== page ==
The Millennial Effect: How the Commercial Real Estate Industry is Adapting to America’s ‘It’ Generation Wednesday, March 29, 2017
Next to the Baby Boomers, arguably no other group in American history has been the topic of so much conversation than Millennials. A diverse cohort ranging in age from their late teens to their mid-thirties, the group continues to make waves. In fact, Millennials will make up 75% of the workforce in less than a decade, according to the latest Pew Research.
As the first Internet generation to enter maturity, Millennials are transforming the commercial real estate industry with their unique viewpoints and advanced technological needs. The group’s collective influence has become so powerful; some are calling it the “Millennial Effect.”
Linked, Synched, and Unplugged
The “Millennial Effect” on commercial real estate pretty much begins and ends with the words “Wi-Fi enabled.” Millennials must have 24/7 connectivity and mobile web access via smartphones, tablets, smart watches, and a host of other gadgets that make their work more efficient.
In keeping abreast of these changes, commercial property listings are incorporating more visual and interactive elements. The use of video tours, camera drone photography, and even virtual reality will become more prevalent. Apps will increasingly be used to schedule appointments, pay rent, renew leases, and access data about real estate trends. The new standard, when vetting properties, will be to send questions about listings via text. Online transactions will also become more prevalent as crowdfunding allows investors with less capital to invest in CRE projects.
The Millennial effect on the commercial real estate industry is also influencing the way business, itself, is done. Millennials are insisting on more information and a faster, more efficient, user-friendly process; thus, innovating the way consumers use technology and ushering all of us into an even more connected age. They are also more likely to conduct transactions through email, social media, or text, to streamline processes and save time.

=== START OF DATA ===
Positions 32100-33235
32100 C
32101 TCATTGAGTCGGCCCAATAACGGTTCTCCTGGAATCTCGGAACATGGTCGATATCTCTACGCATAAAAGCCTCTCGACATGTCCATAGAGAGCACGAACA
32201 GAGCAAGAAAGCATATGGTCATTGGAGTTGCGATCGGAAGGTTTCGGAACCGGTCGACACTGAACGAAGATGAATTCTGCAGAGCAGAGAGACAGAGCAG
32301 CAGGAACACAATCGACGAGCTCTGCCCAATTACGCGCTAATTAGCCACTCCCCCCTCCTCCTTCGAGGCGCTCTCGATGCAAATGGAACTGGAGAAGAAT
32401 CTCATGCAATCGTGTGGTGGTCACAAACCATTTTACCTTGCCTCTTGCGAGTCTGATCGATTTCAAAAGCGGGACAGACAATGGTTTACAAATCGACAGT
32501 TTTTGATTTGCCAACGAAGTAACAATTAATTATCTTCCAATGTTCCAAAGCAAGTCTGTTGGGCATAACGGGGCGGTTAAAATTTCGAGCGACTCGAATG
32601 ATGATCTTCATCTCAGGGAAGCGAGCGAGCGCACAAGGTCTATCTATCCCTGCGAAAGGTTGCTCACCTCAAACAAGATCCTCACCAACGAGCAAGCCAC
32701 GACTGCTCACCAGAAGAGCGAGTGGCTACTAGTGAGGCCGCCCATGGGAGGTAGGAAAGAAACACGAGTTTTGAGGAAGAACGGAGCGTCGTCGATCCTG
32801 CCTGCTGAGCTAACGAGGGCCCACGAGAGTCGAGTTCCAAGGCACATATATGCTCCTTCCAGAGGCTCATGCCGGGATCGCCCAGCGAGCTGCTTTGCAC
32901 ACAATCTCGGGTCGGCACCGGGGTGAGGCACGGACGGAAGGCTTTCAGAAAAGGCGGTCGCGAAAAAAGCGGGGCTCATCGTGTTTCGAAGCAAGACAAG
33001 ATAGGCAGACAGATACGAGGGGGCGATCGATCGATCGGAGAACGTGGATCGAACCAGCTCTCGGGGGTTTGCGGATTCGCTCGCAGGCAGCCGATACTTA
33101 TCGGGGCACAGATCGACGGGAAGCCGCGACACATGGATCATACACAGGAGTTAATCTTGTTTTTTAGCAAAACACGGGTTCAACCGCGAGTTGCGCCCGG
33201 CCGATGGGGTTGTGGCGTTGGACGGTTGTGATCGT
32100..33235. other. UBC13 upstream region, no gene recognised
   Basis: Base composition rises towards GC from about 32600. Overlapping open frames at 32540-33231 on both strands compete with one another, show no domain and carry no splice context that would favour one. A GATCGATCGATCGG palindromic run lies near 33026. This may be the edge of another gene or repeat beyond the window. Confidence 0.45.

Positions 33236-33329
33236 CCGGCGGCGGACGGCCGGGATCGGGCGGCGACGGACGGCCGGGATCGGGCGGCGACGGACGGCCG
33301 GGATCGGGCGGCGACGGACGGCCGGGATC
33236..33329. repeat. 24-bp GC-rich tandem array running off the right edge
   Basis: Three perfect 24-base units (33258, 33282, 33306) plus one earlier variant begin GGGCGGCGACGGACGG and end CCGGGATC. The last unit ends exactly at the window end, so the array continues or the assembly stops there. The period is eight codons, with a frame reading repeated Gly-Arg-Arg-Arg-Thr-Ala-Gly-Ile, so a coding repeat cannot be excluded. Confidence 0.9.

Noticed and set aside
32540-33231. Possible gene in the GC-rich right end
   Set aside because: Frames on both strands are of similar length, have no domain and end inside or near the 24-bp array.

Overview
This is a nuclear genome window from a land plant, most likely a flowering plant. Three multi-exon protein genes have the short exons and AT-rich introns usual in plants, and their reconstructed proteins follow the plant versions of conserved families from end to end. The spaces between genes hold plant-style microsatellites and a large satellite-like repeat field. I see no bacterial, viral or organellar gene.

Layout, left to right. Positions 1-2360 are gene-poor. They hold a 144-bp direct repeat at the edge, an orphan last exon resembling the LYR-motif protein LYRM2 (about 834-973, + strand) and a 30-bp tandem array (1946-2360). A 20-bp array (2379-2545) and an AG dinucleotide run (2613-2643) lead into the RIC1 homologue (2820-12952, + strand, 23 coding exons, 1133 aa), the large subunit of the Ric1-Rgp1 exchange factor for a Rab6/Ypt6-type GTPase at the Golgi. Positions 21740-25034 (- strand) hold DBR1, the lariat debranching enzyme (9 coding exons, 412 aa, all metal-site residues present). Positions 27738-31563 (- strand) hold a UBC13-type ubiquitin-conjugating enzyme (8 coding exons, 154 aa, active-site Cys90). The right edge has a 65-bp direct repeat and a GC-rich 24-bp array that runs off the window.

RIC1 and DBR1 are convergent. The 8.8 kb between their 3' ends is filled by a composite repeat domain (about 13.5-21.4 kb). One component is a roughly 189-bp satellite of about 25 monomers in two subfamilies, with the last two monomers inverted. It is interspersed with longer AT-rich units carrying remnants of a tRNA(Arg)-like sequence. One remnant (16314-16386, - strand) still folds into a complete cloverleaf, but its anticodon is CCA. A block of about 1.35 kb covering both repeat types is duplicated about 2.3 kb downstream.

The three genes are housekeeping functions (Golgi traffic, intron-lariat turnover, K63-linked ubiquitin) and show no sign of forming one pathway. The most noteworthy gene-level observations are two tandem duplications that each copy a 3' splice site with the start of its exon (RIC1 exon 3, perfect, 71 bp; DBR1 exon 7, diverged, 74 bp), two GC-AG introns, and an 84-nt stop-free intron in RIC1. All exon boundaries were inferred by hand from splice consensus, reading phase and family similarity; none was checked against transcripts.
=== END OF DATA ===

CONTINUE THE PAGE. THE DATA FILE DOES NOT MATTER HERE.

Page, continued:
The Millennial generation, by large measure, is seemingly less trusting of others and reliant on the Internet as their primary research source. As such, they will preferentially use that medium to research listings, buyers, and investment opportunities; research is performed through articles, online reviews, and social media posts.
For top commercial real estate firms, the choice is clear: adapt or get left behind.
It is important to remember that Millennials are not a single conglomerate. There are differences among its ranks, and overgeneralizations can backfire. Nevertheless, the commercial real estate industry would be wise to consider that many Millennials, despite their seeming independence and maturing ways, still have a lot of growing up left to do. And this, too, must be factored into their evolving professional needs.
Many are beginning their adult lives with more debt, more time spent in school, and are facing higher costs of living. Millennials also have less buying power than their parents did at the same age. As a result, they are living at home longer, marrying later, and renting for longer periods of time than previous generations.
Thus, for older Americans, Millennials might appear to be the most coddled, egocentric generation yet.
Except, of course, for those graying boomers, criticized by one of their own in a recent Esquire magazine article, as “the most self-centered, self-seeking, self-interested, self-absorbed, self-indulgent, self-aggrandizing generation in American history.”
It’s funny how history repeats itself.
From JFK to SMS and Beyond
As Baby Boomers continue passing the torch to a new generation of Americans, the commercial real estate industry would be wise to keep Millennials in mind. Millennials have a unique experience they can bring to the industry: born in the closing decades of the old millennium, tempered by recession, and emboldened by extraordinary mobile and social technologies.
At The Robert Weiler Company, we have embraced Millennials as both employees and clients. If you’re seeking a unique perspective when it comes to buying or selling commercial real estate property, we’re eager to help! Reach out to one of our knowledgeable commercial real estate consultants at 614-221-4286. Baby Boomers, Generation X’ers, and Millennials at The Robert Weiler Company are standing by!